By Andrew Chung
WASHINGTON (Reuters) – Mike Lindell, a prominent ally of former President Donald Trump, must face a $1.3 billion lawsuit by Dominion Voting Systems Inc accusing him of defamation for pushing false claims that its voting machines rigged the 2020 presidential election, with the U.S. Supreme Court on Monday turning away his appeal.
The justices rejected a bid by Lindell and his company My Pillow Inc to immediately appeal a federal judge's refusal to toss the lawsuit. A lower court also snubbed his effort to quickly review the case, allowing the litigation to proceed.
Denver-based Dominion's lawsuit against Lindell is one of a number that the company and a competitor, Smartmatic USA Inc, have filed against Trump allies and conservative media outlets over false claims that the 2020 presidential election was stolen from Trump through widespread voting fraud.
Dominion sued Lindell and Chaska, Minnesota-based My Pillow in 2021 in federal court in Washington, accusing him of making claims he knew were not supported by evidence. "But Lindell – a talented salesman and former professional card counter – sells the lie to this day because the lie sells pillows," Dominion's lawsuit stated.
U.S. Judge Carl Nichols in August 2021 rejected Lindell's request to dismiss the case, finding that Dominion "adequately alleged that Lindell made his claims knowing that they were false or with reckless disregard for the truth."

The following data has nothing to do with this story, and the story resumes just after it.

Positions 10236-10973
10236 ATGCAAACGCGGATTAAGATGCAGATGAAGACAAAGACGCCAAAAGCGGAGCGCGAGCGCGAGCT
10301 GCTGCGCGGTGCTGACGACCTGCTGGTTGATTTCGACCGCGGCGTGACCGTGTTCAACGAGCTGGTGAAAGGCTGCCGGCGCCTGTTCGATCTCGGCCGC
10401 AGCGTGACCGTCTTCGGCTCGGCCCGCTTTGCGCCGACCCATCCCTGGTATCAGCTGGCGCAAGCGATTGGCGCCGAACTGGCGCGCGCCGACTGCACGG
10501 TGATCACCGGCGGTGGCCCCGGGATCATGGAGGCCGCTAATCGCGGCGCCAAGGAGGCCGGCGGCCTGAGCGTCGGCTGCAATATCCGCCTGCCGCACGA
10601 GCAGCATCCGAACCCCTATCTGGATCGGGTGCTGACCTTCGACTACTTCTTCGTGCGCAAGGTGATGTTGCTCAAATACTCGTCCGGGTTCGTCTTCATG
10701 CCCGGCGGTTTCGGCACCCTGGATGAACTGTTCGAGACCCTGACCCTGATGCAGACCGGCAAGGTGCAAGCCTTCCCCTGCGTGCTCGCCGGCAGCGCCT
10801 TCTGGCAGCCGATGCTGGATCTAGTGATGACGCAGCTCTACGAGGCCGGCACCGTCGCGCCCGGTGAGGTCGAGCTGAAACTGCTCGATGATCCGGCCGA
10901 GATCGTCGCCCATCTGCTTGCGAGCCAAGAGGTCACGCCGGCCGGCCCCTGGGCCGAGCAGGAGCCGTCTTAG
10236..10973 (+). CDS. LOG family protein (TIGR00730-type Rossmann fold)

Nichols added, "As a preliminary matter, a reasonable juror could conclude that the existence of a vast international conspiracy that is ignored by the government but proven by a spreadsheet on an internet blog is so inherently improbable that only a reckless man would believe it."
Lindell sought to appeal that decision. But in January, the U.S. Court of Appeals for the District of Columbia Circuit rejected it, noting that the case can be reviewed after a "final judgment" in the trial court.
Lindell told the Supreme Court that blocking an immediate appeal "condemns any honest and tenacious critic of the administration of a public function to a monumentally exhausting and devastatingly costly judicial process before an appellate court has any opportunity to decide whether a district court has correctly applied the constitutional standard."
A Minnesota federal judge in a separate case ruled on Sept. 19 that Lindell must face a defamation lawsuit brought by London-based Smartmatic over his false accusations that it rigged the 2020 U.S. election against Trump and in favor of President Joe Biden.
Lindell also is facing a federal investigation involving identity theft and conspiring to damage a protected computer connected to a suspected voting equipment security breach in Colorado. The equipment at issue was furnished by Dominion.
(Reporting by Andrew Chung; Editing by Will Dunham)
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